}


Now the code is a lot more readable, and because it is in separate functions, you could profile it to find bottle necks, and then improve on those.

Another added benefit of separate functions (apart from the readability, reusability, and profiling) is that you can test them separately.

• thanks for all the suggestions, I ve already modified my code but this code should take 1/12th the time its taking now... any suggestions ? – Aditya Verma Oct 18 '14 at 19:00
• Note that the shorthand operators += -+ *= /= behave slightly different than the long variants. They perform casting: "A compound assignment expression of the form E1 op= E2 is equivalent to E1 = (T)((E1) op (E2)), where T is the type of E1, except that E1 is evaluated only once." Something one need to be aware of, in my opinion. – Bobby Oct 18 '14 at 19:19
• we kinda goin off topic , aren't we ? :/ – Aditya Verma Oct 18 '14 at 19:24
• @Bobby It doesn't seem to make a difference in this case, but yes, its good to be aware of. AdityaVerma: see my edit – tim Oct 18 '14 at 19:31
• @tim You wrote 'instead of product=-1; you could write product--'. I think you misread what the poster wrote. He didn't write product -= 1; (and neither did you!), but product = -1;. It's an assignment, not a decrement. This is a good reason the use more white space! – user1118321 Oct 19 '14 at 1:03

Problems like this usually do not go well with a straightforward approach. The most expensive part of the solutions above is the necessity to recompute digits of a very long number after each increment. The second most expensive part is testing for a perfect square. Both can be avoided if you keep the number in its string representation.

Notice that a number is a perfect square if the digits 5 and 7 appear an even number of times, combined appearances of 3 and 6 are even, and combined appearances of 2, 6, 8 are also even.

So, implement an increment for a number as a string. Maintain an array for digit counts. Test the perfect square condition outlined above.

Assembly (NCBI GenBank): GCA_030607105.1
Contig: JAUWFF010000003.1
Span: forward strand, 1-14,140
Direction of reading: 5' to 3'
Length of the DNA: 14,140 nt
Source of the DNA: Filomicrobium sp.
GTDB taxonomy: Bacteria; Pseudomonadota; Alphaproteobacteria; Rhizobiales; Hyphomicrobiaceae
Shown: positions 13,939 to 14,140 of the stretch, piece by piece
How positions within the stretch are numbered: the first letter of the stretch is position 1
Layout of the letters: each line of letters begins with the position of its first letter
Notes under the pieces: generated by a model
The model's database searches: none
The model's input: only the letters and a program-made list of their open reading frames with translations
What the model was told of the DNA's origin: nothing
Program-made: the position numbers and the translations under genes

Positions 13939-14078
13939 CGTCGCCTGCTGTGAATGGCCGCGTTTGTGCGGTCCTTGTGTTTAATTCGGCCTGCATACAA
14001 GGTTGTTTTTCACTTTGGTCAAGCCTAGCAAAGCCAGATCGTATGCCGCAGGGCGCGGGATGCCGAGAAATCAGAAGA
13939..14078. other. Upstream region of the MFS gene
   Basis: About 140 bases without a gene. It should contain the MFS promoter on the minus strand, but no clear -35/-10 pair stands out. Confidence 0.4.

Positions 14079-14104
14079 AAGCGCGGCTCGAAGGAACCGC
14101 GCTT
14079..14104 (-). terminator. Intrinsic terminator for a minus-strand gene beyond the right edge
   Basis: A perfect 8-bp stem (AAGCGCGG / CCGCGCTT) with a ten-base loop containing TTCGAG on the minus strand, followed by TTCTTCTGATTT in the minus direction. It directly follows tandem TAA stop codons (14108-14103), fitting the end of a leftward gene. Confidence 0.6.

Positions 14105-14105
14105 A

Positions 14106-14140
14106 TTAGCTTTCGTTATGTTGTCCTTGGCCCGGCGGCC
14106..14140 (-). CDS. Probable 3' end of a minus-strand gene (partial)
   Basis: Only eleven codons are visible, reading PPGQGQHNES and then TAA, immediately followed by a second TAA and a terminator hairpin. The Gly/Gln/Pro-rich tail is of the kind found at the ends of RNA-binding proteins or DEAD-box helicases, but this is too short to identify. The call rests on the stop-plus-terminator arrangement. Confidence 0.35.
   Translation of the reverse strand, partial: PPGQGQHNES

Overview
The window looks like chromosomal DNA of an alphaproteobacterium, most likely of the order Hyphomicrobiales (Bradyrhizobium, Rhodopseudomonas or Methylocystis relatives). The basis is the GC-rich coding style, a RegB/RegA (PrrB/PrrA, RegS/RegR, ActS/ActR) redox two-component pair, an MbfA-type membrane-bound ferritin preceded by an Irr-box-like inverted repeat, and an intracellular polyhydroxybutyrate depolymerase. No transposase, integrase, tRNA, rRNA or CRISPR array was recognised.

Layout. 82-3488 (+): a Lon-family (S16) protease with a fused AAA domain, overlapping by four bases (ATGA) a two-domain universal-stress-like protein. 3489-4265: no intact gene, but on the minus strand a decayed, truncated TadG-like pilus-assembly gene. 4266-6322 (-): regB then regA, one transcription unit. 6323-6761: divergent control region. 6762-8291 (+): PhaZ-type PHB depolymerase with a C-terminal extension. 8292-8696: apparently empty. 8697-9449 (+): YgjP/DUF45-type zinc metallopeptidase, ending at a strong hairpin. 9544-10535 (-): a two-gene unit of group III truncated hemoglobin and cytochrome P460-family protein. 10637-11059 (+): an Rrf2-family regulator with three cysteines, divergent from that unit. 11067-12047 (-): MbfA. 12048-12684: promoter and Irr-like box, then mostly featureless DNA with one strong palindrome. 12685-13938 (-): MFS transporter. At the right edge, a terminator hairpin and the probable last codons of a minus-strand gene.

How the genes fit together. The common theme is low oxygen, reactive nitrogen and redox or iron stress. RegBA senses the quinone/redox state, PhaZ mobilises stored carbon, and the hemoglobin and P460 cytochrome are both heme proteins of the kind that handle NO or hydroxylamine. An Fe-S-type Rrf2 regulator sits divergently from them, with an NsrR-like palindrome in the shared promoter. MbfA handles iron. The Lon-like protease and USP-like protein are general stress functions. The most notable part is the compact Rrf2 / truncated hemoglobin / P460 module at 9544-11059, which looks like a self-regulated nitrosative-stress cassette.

A perk benefit of the suggested solution is that it scales well beyond the limits of the problem statement.

this code should take 1/12th the time its taking now ( — comment)

To build on what vnp said: you will need a change of algorithm.

• Any integer has a prime factorisation: $6 = 2^1 \times 3^1$
• Multiplying integers is identical to adding the powers of their prime factorisations: $6 \times 8 = 2^1 \times 3^1 + 2^3 \times 3^0 = 2^{3+1} \times 3^{0+1} = 2^4 \times 3^1 = 48)$
• An integer is a perfect square iff its prime factorisation's powers are all even.

Since you're working with the product of single digits, you have a very bounded input for factorisation (see bottom). It's cheap to keep track of the prime factor powers when a digit changes.

You can take it a step further: you don't even need to store the actual prime powers, just whether they are odd or even. 4 bits will do: a bit each for 2, 3, 5, and 7, the only single-digit primes.

Here is an outline of how the code would work:

byte[] bcdnum // current number in BCD notation: 0-9
BitSet odds // bit set if corresponding power is odd
initialise(low)
from low to high :
increment(bcdnum, odds)
if odds.isEmpty() :
sequence -= 1
if sequence == 0 :
print bcdnum
exit
print -1


increment flips the bits on odds as it increments digits. It looks at the difference of prime factors between the digit it comes from, and the digit it is setting (always one higher, except with nine), and flips the relevant bits if their difference is odd.

For instance, going from 2 to 3 means flipping 2 and flipping 3. Going from 4 to 5 means just flipping 5, because 4 = 2² , an even power.

Here's an example implementation:

static final int POW2 = 0, POW3 = 1, POW5 = 2, POW7 = 3;
void increment() {
int i = 0;
for (;;) {
final int digit = bcdnum[i]++;
switch (digit) { // digit -> digit + 1
case 0: break;

case 1: odds.flip(POW2); break;
case 2: odds.flip(POW2); odds.flip(POW3); break;
case 3: odds.flip(POW3); break;
case 4: odds.flip(POW5); break;
case 5: odds.flip(POW2); odds.flip(POW3); odds.flip(POW5); break;
case 6: odds.flip(POW2); odds.flip(POW3); odds.flip(POW7); break;
case 7: odds.flip(POW2); odds.flip(POW7); break;
case 8: odds.flip(POW2); break;

case 9:
bcdnum[i++] = 1; // skip zeroes
continue; // loop to next digit

default: throw new IllegalArgumentException("unexpected digit: " + digit);
}

break; // done incrementing; break loop
}
}


Digit prime factors:

      2   3   5   7
+---+---+---+---+
1 | _ | _ | _ | _ |
+---+---+---+---+---+
2 | 1 | _ | _ | _ |
+---+---+---+---+
3 | _ | 1 | _ | _ |
+---+---+---+---+---+
4 | 2 | _ | _ | _ |
+---+---+---+---+
5 | _ | _ | 1 | _ |
+---+---+---+---+---+
6 | 1 | 1 | _ | _ |
+---+---+---+---+
7 | _ | _ | _ | 1 |
+---+---+---+---+---+
8 | 3 | _ | _ | _ |
+---+---+---+---+
9 | _ | 2 | _ | _ |
+---+---+---+---+---+